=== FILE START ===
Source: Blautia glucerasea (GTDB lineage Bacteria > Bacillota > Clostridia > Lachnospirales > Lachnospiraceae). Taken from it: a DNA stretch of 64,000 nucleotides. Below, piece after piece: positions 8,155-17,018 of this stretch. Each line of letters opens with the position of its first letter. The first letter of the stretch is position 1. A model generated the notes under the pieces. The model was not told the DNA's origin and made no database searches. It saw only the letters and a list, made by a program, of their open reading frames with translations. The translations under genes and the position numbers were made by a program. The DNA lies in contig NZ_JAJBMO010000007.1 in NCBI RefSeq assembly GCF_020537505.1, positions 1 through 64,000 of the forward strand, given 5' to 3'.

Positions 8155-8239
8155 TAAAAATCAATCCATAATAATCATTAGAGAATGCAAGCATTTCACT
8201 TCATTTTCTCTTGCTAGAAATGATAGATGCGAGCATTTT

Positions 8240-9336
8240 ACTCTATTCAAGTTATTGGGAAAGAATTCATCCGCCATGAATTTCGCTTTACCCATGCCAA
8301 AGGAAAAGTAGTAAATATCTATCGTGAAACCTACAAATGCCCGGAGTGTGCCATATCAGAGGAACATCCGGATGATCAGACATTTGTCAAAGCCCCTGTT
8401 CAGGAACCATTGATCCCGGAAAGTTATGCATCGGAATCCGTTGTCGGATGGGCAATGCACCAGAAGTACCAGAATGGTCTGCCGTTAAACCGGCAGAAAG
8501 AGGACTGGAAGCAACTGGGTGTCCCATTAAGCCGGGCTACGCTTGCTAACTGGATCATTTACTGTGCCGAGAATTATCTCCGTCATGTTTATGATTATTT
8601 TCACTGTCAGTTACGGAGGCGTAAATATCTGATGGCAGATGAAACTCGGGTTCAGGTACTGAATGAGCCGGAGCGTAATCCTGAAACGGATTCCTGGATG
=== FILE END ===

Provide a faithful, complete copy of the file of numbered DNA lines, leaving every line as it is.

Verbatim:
Source: Blautia glucerasea (GTDB lineage Bacteria > Bacillota > Clostridia > Lachnospirales > Lachnospiraceae). Taken from it: a DNA stretch of 64,000 nucleotides. Below, piece after piece: positions 8,155-17,018 of this stretch. Each line of letters opens with the position of its first letter. The first letter of the stretch is position 1. A model generated the notes under the pieces. The model was not told the DNA's origin and made no database searches. It saw only the letters and a list, made by a program, of their open reading frames with translations. The translations under genes and the position numbers were made by a program. The DNA lies in contig NZ_JAJBMO010000007.1 in NCBI RefSeq assembly GCF_020537505.1, positions 1 through 64,000 of the forward strand, given 5' to 3'.

Positions 8155-8239
8155 TAAAAATCAATCCATAATAATCATTAGAGAATGCAAGCATTTCACT
8201 TCATTTTCTCTTGCTAGAAATGATAGATGCGAGCATTTT

Positions 8240-9336
8240 ACTCTATTCAAGTTATTGGGAAAGAATTCATCCGCCATGAATTTCGCTTTACCCATGCCAA
8301 AGGAAAAGTAGTAAATATCTATCGTGAAACCTACAAATGCCCGGAGTGTGCCATATCAGAGGAACATCCGGATGATCAGACATTTGTCAAAGCCCCTGTT
8401 CAGGAACCATTGATCCCGGAAAGTTATGCATCGGAATCCGTTGTCGGATGGGCAATGCACCAGAAGTACCAGAATGGTCTGCCGTTAAACCGGCAGAAAG
8501 AGGACTGGAAGCAACTGGGTGTCCCATTAAGCCGGGCTACGCTTGCTAACTGGATCATTTACTGTGCCGAGAATTATCTCCGTCATGTTTATGATTATTT
8601 TCACTGTCAGTTACGGAGGCGTAAATATCTGATGGCAGATGAAACTCGGGTTCAGGTACTGAATGAGCCGGAGCGTAATCCTGAAACGGATTCCTGGATG